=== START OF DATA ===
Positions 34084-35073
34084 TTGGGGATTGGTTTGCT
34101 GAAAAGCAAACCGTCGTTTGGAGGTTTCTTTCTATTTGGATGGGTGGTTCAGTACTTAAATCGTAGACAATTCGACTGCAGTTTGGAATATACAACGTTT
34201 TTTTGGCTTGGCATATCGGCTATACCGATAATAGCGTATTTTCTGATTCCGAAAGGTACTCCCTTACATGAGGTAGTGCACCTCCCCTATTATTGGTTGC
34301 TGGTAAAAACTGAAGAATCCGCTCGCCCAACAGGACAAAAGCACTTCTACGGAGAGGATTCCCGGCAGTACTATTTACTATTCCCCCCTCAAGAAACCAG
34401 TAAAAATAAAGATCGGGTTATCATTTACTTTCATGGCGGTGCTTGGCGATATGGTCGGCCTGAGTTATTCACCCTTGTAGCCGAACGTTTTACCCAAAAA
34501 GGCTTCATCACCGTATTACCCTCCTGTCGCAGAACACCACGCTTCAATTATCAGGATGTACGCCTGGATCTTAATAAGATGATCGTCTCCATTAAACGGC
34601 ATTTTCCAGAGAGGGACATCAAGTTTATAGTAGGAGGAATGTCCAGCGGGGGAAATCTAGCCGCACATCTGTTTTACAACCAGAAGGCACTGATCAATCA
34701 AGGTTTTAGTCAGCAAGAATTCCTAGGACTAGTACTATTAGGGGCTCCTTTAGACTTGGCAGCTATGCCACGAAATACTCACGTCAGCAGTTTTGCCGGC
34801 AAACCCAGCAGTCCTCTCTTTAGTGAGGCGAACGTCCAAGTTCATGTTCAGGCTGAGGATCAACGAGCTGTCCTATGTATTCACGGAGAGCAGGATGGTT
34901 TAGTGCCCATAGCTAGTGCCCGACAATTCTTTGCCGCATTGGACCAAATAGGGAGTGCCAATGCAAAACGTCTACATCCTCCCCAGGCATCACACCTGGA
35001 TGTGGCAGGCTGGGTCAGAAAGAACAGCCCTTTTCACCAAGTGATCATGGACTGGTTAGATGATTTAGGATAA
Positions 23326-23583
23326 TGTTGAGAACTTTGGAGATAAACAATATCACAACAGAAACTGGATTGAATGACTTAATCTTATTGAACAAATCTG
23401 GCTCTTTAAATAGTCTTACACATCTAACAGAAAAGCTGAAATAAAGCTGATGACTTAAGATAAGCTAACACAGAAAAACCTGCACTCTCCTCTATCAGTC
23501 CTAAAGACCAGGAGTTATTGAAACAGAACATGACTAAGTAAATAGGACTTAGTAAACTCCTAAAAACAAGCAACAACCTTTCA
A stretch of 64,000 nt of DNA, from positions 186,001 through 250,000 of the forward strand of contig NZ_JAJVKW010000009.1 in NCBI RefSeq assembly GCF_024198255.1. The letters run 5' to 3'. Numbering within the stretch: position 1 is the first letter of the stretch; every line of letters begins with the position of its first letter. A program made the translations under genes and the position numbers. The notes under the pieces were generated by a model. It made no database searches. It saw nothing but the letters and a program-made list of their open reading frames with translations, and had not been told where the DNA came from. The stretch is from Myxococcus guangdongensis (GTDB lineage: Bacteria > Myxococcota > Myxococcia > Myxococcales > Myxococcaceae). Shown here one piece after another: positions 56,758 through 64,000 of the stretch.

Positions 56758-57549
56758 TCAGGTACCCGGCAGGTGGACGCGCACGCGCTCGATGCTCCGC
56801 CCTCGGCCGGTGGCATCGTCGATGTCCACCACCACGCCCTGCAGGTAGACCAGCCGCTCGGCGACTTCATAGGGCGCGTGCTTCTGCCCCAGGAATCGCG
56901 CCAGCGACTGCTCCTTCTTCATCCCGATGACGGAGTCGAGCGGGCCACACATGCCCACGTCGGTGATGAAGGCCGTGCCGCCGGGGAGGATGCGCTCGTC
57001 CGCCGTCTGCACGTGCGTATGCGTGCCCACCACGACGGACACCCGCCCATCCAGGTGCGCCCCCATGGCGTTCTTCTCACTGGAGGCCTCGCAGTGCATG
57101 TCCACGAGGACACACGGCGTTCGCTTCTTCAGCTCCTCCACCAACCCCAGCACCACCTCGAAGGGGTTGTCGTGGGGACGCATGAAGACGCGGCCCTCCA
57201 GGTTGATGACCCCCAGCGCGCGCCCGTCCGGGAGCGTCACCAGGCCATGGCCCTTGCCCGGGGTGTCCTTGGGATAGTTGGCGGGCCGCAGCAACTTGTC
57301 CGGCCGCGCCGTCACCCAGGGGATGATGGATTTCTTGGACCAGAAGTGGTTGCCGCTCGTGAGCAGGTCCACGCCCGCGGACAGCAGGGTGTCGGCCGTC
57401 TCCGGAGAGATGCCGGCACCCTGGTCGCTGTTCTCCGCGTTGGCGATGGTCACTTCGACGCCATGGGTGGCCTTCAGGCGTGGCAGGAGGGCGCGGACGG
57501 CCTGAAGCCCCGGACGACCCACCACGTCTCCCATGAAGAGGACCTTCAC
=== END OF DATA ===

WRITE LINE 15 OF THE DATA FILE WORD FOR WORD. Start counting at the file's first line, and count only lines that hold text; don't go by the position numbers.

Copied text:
23401 GCTCTTTAAATAGTCTTACACATCTAACAGAAAAGCTGAAATAAAGCTGATGACTTAAGATAAGCTAACACAGAAAAACCTGCACTCTCCTCTATCAGTC